There is need to investigate whether the information on the Floor of this House is authentic from the HELB. I am saying so because I heard the statement being issued when I watched news last night. Immediately after that, there was a correction and they said that they will publish names of those who have cleared loans. So, there is need to investigate and find out whether the information is authentic. If it is not, then they should apologise to the HELB for coming up with such a statement. I heard it from the media and it has two contradictory effects.
Mr. Temporary Speaker, Sir, I am not standing here to---
Sen. (Dr.) Musuruve, that is what the Committee will do. The Committees have the mandate to investigate and inquire into any matter that is brought in the form that it is brought. So, let us not jump the gun and say what will come out of it. We should wait for the Committee to bring to us the truth because the Parliamentary Powers and Privileges Act makes it quite an offence for a witness to bring false information to Parliament. Therefore, we will get that from the Committee. You may proceed.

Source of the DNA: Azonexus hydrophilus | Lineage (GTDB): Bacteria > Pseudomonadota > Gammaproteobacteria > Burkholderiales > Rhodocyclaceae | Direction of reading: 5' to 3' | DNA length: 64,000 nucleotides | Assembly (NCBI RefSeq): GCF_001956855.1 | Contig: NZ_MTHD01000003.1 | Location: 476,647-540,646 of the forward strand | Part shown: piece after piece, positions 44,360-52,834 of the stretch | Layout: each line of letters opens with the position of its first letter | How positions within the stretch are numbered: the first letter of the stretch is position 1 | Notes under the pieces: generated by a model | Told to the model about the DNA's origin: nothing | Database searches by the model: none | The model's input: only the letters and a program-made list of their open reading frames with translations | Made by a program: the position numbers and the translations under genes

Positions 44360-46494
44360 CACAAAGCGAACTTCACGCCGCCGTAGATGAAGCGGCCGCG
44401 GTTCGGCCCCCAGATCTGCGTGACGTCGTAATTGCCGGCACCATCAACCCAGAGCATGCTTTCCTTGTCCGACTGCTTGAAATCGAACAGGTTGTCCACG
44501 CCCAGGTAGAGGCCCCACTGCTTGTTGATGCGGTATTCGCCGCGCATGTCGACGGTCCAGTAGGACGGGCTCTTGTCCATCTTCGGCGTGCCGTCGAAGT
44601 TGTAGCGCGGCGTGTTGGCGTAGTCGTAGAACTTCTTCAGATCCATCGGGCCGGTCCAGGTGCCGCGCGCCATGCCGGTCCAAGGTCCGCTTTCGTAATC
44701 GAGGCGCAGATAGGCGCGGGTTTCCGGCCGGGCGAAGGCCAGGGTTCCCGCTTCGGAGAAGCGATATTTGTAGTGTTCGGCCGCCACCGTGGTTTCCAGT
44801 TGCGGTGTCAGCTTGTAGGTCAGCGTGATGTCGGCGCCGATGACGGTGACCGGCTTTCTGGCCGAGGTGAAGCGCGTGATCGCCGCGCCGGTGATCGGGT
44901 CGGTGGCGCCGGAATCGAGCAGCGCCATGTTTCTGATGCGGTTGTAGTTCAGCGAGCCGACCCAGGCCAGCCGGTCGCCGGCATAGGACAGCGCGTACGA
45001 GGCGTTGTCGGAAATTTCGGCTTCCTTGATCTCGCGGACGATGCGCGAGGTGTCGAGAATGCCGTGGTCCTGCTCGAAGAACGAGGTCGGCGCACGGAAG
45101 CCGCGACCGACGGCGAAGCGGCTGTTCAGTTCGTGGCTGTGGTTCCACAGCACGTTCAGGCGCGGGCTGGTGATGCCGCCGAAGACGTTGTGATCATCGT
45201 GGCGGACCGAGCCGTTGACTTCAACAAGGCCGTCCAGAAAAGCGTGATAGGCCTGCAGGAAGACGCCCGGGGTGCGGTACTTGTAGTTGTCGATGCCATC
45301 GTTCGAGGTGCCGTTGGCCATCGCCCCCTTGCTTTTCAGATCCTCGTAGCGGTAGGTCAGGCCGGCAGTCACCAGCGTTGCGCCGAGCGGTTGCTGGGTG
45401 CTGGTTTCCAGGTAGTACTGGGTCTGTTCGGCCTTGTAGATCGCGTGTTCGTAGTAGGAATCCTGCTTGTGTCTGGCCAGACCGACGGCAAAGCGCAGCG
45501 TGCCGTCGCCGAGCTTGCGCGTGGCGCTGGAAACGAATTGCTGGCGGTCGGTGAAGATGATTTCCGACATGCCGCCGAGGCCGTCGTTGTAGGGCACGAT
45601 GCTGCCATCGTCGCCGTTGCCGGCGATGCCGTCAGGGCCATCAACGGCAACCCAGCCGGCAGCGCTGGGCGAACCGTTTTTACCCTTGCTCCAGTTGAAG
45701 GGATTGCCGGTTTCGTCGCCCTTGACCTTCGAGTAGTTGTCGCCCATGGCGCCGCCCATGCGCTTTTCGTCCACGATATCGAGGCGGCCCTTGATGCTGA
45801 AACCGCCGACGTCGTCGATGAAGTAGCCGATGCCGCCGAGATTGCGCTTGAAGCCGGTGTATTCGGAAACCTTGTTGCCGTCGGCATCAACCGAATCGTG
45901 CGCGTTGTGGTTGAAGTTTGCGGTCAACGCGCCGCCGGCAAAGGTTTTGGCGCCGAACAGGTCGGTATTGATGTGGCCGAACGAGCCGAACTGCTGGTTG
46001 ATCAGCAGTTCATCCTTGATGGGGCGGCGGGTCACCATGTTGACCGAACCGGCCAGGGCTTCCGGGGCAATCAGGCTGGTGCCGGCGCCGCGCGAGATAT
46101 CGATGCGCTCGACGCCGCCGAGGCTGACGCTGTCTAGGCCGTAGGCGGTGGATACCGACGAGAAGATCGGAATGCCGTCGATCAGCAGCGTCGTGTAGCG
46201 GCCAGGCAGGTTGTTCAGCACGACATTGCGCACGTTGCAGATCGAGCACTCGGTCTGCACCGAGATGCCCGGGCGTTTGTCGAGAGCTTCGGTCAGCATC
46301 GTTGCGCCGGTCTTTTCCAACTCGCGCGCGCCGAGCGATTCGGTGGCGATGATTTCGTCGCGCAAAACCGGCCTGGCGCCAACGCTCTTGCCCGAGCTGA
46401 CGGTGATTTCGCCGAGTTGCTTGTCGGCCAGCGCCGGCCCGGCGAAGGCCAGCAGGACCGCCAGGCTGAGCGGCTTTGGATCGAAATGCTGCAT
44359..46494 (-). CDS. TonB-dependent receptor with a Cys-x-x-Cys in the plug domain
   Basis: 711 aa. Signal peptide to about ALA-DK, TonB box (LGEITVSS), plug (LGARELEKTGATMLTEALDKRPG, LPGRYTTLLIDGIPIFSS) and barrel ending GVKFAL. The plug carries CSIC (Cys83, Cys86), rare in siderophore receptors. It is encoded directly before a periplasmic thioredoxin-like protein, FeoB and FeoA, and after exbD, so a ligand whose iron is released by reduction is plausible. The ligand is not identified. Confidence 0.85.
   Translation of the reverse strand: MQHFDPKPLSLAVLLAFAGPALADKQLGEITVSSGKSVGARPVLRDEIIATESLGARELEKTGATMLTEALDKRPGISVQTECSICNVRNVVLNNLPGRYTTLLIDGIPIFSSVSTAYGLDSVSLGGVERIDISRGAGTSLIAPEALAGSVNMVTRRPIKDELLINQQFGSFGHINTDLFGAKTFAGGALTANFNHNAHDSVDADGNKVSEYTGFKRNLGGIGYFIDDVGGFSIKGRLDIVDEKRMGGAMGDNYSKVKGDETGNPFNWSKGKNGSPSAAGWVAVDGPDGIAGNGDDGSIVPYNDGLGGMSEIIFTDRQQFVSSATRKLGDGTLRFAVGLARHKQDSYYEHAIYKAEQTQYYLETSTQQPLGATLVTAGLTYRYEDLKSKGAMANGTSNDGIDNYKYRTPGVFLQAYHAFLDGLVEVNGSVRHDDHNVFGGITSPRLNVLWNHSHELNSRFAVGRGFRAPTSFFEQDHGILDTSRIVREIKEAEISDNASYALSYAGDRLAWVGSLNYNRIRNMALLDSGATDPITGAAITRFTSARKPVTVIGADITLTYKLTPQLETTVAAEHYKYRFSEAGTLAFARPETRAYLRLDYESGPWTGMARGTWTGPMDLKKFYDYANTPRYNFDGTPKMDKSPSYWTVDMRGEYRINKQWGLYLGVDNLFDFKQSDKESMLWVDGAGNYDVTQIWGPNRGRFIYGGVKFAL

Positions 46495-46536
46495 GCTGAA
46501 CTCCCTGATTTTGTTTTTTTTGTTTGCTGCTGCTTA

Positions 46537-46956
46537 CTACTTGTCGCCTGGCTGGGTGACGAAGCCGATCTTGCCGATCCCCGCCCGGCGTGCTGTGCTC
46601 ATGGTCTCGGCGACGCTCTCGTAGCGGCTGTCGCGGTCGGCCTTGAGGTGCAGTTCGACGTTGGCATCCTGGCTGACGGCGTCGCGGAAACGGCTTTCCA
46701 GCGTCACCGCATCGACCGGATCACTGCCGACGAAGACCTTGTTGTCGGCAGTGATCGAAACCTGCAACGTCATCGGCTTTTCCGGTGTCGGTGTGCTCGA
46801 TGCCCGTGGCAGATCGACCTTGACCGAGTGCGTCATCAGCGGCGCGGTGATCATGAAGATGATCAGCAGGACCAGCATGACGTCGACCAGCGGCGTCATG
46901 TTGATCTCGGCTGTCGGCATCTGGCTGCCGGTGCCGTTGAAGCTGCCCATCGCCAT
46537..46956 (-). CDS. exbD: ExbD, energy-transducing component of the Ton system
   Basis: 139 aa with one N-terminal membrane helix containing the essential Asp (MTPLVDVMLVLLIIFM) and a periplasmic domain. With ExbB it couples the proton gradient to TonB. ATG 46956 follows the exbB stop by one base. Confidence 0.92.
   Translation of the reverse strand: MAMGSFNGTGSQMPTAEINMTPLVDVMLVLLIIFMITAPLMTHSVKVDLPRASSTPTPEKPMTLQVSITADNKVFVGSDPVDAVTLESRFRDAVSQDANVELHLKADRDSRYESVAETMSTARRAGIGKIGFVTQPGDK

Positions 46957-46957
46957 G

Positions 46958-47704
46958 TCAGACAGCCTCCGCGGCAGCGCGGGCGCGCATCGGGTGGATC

Thank you, Mr. Temporary Speaker, Sir, for the statements you have made. I did not hear you because I do not get anything if somebody whispers. It is fair to be audible because I also have issues with my ears.
I did not know about that. I said that the work of the Committee is to look into that matter. They should establish the veracity of the information that has been brought and report to us. The mandate of the Committee is to look into, investigate or inquire about any matter brought in the form in which it is brought to the House. So, we will wait for the Committee to tell us whether it is true, then you can say what you are saying. You can proceed.
Mr. Temporary Speaker, Sir, I want to summarily say that the HELB should ensure that people who come from low economically endowed families benefit. Currently, they are working to ensure that students of Technical and Vocational Education and Training (TVET) institutions get loans. So, there is need to investigate and ensure that the loanees are protected as much as they get the support. I hope that the Committee on Education will deal with this matter because I would like to listen to the issues.
We also met officers of the HELB in one of our committees and the issue of clearance came out. From the way they spoke, they seem to be keen to ensuring that they do not come up with harsh measures that will affect Kenyans negatively. So, there is need to investigate the authenticity of this information.